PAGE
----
Image: An infant at a bris. (Photo: via wikimedia.)
You’ve been invited to a bris! If this is your first bris, there are some things that you should know.
1. WHAT’S A BRIS? A bris, or brit milah, is the ritual circumcision of a Jew. A bris is not merely a medical procedure, however. It is a symbol of the Jewish partnership with God, the covenant of Abraham. For the son of Jewish parents, a bris is usually on the 8th day after birth.
2. WHERE? A bris may take place in a home, in a doctor’s office, or in a synagogue. If you have been invited to attend as a guest, dress for the place: a bris at a home will be a bit more casual than one at a synagogue. When in doubt about dress, it is ok to call and ask.
3. TIME? A bris is often scheduled for the morning, usually on the eighth day after birth. The actual bris takes only a few minutes, but there will be schmoozing before and schmoozing and a festive meal afterwards, so allow an hour or even two.
4. WHO PERFORMS THE BRIS? A bris is performed by a mohel (moyl), a Jew who has been trained specifically for this ritual. Generally, liberal (Reform or Conservative) mohelim (mo-heh-LEEM) are physicians who have received additional ritual training. Orthodox mohelim may be doctors, or they may have graduated from a program that trains mohelim in surgical techniques, aseptic techniques, and Jewish ritual and law.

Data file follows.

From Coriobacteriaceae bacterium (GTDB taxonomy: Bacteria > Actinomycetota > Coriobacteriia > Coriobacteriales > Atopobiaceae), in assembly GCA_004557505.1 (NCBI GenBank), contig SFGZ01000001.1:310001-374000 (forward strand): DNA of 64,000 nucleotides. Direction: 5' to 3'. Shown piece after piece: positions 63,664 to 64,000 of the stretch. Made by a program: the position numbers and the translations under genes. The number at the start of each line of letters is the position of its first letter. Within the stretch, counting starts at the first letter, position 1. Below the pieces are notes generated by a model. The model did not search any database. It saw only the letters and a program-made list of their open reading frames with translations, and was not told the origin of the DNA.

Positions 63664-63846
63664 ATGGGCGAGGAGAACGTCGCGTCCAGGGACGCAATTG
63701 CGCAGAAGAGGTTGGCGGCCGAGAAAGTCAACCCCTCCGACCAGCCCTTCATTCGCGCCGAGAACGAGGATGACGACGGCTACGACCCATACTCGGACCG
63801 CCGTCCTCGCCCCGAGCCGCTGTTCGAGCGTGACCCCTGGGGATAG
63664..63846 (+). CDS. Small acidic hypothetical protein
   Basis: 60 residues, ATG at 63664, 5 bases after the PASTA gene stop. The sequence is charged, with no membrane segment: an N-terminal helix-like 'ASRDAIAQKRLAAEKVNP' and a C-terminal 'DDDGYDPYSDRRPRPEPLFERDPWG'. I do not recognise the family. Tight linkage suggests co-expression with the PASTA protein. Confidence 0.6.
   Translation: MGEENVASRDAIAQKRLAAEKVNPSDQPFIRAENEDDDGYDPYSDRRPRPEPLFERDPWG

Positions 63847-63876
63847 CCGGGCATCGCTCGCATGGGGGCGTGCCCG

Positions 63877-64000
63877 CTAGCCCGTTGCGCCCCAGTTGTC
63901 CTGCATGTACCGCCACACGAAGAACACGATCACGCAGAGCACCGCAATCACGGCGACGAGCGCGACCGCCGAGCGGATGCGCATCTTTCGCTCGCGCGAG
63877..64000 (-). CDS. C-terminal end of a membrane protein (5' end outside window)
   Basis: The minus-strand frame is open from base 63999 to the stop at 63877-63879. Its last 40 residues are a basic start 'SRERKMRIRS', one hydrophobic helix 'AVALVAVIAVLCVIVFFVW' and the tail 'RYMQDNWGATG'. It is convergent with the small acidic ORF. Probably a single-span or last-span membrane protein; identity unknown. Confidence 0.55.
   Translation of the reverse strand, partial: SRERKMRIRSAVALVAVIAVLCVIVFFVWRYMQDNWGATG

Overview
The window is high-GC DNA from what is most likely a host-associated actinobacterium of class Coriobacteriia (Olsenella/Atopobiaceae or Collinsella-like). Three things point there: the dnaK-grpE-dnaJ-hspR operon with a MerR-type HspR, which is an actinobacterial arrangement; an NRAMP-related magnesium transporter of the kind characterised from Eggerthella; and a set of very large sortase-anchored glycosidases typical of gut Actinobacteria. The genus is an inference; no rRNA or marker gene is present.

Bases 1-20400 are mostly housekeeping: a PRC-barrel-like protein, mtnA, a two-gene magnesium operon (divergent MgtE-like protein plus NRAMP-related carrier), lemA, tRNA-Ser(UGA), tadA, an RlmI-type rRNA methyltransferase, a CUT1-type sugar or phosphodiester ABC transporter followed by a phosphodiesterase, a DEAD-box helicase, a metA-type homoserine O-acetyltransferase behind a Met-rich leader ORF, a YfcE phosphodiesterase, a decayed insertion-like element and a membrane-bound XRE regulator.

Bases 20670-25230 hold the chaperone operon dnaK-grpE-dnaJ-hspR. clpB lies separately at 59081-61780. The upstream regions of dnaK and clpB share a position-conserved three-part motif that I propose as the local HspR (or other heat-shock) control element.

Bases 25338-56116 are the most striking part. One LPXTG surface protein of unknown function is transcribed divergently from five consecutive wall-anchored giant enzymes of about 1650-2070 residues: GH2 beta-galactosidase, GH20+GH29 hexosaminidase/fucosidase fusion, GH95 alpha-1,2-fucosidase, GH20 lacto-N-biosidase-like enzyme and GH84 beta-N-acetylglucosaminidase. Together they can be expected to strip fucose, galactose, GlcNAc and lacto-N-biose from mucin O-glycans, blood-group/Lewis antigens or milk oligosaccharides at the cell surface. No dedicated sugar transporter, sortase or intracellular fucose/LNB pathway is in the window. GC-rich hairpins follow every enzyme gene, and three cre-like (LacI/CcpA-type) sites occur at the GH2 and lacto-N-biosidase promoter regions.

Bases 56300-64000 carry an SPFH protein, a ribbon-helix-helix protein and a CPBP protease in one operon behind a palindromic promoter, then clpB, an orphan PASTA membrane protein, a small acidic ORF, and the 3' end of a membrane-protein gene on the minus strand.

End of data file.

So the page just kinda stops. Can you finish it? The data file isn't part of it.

5. DO I HAVE TO WATCH? No. The mohel will tell everyone where to stand, but unless you are the sandak (the person who holds the baby and delivers him to the mohel) you are unlikely to see much anyway. If blood bothers you, don’t look.
6. DOES IT HURT THE BABY? At most of the brissim I have attended, if the baby cried, it was when his diaper was removed (cold air). An experienced mohel will do the circumcision as painlessly as possible. Most modern mohelim use a local anesthetic.
7. PRESENTS? It is not customary to give a present at a bris. However, if you wish to take a baby gift or something for the parents, it is OK to do so. “Gag gifts” such as one might have at a baby shower are in poor taste, however; this is a serious religious ritual.
8. GREETINGS “Mazal tov!” A bris is one of the happiest occasions in Jewish life, when the covenant moves to the next generation.
9. NAMING A Jewish boy receives his name at the bris. Many parents do not call him by name until after the bris; before that he is simply “Baby Lastname.” If you ask about the name and they are cagey about it, that’s what’s going on – go to the bris and you will learn the name when everyone else does.